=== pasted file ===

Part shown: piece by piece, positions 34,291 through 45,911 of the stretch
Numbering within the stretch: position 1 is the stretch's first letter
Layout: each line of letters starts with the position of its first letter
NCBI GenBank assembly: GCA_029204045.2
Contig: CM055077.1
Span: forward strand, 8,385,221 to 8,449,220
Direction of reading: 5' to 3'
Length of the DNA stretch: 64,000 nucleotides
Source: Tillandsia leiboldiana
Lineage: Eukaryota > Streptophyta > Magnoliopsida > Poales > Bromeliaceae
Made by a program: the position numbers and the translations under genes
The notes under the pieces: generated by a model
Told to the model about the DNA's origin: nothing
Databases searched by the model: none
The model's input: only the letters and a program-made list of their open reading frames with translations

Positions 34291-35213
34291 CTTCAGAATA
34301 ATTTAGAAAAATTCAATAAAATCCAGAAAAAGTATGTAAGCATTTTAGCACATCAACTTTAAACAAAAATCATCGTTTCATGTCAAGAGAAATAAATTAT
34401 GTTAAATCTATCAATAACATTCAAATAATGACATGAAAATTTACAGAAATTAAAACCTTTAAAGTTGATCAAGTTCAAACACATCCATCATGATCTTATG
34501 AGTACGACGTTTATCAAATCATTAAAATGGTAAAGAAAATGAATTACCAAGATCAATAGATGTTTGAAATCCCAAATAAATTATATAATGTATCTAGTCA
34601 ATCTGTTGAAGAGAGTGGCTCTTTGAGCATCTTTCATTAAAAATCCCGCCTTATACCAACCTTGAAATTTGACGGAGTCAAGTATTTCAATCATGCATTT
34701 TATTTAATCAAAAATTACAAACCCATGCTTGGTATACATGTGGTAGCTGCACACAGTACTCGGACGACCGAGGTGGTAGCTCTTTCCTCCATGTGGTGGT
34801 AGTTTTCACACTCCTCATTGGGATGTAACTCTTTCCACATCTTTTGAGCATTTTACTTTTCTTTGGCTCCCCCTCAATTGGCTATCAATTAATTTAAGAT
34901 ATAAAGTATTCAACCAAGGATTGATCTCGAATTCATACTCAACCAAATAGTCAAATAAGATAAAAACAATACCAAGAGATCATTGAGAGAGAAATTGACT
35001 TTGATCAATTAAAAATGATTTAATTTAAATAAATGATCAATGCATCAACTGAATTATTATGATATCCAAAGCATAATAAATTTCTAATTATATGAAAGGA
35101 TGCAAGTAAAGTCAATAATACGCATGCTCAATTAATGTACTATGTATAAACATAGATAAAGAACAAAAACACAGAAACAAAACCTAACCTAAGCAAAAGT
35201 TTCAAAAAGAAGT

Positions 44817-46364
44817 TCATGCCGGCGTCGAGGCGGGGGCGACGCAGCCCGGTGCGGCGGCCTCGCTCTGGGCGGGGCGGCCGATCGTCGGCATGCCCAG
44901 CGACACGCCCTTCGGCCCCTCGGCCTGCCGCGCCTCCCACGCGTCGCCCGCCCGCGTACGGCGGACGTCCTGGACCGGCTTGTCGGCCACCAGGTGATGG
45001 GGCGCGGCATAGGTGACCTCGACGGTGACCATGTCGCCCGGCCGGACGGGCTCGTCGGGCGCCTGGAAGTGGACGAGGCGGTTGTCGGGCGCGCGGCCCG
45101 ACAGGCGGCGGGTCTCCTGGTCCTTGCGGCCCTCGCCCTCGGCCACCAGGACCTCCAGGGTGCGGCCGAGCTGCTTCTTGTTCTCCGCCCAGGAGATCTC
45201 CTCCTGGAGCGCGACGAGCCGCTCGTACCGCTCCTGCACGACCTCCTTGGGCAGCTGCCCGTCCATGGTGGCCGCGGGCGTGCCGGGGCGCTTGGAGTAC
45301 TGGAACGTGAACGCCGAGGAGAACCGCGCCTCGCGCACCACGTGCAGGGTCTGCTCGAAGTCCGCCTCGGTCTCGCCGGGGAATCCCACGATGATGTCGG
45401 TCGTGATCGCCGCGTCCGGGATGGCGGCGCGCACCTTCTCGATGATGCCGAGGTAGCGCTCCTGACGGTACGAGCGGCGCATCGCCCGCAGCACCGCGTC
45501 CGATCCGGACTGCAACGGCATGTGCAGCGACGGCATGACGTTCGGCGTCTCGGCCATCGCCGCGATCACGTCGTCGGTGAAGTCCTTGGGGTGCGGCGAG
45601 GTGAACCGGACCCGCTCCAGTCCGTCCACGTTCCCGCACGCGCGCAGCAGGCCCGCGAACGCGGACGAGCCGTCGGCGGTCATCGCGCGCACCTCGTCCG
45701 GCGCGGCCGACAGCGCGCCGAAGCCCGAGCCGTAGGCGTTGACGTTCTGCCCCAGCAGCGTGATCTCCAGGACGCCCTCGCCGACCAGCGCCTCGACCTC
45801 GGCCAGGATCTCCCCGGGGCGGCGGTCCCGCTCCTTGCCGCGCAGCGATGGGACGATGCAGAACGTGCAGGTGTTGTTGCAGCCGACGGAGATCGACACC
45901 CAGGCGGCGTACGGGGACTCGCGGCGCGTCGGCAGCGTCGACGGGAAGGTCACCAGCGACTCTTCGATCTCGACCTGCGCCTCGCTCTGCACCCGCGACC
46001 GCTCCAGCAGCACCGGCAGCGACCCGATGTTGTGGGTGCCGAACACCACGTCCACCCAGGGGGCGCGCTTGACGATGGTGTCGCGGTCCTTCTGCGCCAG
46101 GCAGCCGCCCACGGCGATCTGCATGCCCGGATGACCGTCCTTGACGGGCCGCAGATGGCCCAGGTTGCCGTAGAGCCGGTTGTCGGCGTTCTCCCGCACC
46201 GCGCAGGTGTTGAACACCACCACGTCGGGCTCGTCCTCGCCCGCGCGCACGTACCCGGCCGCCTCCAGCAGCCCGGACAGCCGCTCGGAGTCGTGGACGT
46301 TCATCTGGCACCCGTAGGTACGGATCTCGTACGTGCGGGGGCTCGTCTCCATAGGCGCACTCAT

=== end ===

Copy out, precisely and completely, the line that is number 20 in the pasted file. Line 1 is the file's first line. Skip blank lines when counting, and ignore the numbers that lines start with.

34501 AGTACGACGTTTATCAAATCATTAAAATGGTAAAGAAAATGAATTACCAAGATCAATAGATGTTTGAAATCCCAAATAAATTATATAATGTATCTAGTCA